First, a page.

Study Notes

The American West (c1835-c1895): The Civil War and the Cattle Industry


Last updated 15 Jul 2024

By the 1850s, Texas was the centre of America’s cattle industry. Beef had become a popular food and cattle ranchers were becoming very rich. Most cattle-ranchers rode horses, and were known as cowboys.

In order to sell their cattle, Texan cowboys had to transport their cattle to the markets in the eastern states. Herding cattle over long distances was known as the ‘long drive’, and the route they took was known as a ‘cattle trail’.

One issue on the long drive was disease. Texan cattle spread a disease known as Texas fever to cattle from other states. In 1855, Missouri passed a quarantine law against Texan cattle and Kansas passed a similar law in 1859. This meant if cowboys tried to drive their herds up north, they were often forced to turn back round.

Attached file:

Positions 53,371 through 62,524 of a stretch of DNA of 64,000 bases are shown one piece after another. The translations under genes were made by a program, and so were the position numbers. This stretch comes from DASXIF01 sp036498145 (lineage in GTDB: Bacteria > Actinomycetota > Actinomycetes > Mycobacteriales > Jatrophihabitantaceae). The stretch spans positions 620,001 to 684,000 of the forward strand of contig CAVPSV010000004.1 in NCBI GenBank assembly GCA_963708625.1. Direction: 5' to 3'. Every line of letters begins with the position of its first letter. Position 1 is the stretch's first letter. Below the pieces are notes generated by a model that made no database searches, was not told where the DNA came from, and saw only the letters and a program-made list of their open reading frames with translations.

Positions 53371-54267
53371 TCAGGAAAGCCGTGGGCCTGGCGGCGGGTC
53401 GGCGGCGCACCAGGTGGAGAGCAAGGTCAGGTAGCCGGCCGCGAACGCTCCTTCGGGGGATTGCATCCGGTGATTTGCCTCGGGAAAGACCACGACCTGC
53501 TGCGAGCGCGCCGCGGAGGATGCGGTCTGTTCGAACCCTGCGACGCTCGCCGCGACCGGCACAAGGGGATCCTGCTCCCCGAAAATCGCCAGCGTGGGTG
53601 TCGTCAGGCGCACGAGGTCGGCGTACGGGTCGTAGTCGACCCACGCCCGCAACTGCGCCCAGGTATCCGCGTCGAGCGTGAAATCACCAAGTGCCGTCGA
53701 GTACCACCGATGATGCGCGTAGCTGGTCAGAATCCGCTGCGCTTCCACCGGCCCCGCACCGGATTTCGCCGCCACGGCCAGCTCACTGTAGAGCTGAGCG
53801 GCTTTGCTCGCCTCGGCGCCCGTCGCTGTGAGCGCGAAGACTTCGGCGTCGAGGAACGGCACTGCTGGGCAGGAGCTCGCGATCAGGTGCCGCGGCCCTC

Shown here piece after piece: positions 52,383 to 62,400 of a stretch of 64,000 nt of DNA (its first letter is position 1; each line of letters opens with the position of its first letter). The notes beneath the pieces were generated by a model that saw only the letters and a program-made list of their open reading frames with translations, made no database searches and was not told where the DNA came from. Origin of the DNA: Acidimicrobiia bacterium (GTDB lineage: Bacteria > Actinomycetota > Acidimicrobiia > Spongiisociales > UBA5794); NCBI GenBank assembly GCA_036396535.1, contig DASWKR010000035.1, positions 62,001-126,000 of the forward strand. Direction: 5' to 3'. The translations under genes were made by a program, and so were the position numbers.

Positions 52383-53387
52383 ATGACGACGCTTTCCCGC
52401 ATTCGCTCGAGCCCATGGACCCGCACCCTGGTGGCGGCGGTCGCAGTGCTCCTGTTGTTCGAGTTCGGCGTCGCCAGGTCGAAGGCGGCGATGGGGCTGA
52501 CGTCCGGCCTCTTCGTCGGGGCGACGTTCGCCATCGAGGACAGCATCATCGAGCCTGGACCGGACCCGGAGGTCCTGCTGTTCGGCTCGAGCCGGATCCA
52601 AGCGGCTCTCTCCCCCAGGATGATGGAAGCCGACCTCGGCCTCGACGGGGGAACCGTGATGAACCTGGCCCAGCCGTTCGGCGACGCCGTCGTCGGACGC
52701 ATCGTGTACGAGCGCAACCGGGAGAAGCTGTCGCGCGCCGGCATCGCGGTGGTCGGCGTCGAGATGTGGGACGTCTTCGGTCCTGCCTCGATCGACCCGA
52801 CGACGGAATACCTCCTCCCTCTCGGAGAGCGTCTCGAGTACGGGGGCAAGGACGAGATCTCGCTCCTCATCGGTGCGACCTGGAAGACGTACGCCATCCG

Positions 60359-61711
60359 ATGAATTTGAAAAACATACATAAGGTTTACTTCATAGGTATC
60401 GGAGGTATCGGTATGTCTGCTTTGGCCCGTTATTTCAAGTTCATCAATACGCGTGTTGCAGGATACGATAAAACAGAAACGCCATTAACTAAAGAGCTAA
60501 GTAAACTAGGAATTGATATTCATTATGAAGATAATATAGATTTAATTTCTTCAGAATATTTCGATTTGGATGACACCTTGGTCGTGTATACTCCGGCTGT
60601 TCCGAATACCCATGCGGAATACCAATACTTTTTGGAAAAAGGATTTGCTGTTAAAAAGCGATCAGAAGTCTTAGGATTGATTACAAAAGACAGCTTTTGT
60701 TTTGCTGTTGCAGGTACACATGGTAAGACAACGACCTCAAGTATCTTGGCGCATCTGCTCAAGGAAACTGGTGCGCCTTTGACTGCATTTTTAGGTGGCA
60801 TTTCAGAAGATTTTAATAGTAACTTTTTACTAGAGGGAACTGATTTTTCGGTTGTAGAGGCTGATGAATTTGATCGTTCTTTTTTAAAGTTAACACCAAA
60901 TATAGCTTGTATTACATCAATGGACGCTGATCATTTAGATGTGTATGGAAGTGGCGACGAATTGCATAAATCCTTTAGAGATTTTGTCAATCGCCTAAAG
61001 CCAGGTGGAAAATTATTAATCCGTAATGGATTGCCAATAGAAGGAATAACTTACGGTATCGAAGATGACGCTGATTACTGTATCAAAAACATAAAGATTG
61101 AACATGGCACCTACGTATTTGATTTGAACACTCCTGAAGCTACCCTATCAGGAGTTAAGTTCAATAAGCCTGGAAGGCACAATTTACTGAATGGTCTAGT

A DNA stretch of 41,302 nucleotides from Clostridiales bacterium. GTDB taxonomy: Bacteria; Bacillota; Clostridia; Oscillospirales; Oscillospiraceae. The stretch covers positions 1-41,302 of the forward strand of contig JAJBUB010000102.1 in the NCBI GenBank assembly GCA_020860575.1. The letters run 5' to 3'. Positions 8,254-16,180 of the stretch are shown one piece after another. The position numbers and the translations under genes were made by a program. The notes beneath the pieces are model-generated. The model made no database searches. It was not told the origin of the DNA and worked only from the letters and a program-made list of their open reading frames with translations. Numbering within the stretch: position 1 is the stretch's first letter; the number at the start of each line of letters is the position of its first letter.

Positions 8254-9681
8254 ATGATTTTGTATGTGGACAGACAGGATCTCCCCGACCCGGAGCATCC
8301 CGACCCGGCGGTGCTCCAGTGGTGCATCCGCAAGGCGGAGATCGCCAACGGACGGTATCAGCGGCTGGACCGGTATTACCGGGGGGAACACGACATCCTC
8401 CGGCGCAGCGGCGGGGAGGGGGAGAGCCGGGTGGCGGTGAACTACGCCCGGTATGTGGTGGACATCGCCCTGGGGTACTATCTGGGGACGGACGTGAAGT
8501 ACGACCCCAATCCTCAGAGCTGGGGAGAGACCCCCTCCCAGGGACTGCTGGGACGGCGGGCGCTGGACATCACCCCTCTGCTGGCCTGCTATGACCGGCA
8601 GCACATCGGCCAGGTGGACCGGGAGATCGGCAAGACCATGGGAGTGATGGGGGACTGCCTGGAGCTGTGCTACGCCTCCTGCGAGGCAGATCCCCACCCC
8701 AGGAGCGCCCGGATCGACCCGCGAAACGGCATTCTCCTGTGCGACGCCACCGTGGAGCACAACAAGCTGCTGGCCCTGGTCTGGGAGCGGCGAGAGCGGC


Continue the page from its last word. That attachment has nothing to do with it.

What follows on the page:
The civil war had a huge impact on the Texan cattle industry. Most of the fighting had taken place in the south, and this left the economy and cattle industry in ruins. Herds had been left un-managed during the war and had become half-wild by the time it had ended.

Furthermore, the ruined economy meant there was little demand for expensive beef. In the Northern cities, like Chicago, a cow was worth $40 compared to just $5 in Texas. More than ever cattle ranchers wanted to transport their herds up north to sell for profit, yet the quarantine laws continued to prevent them from doing so.

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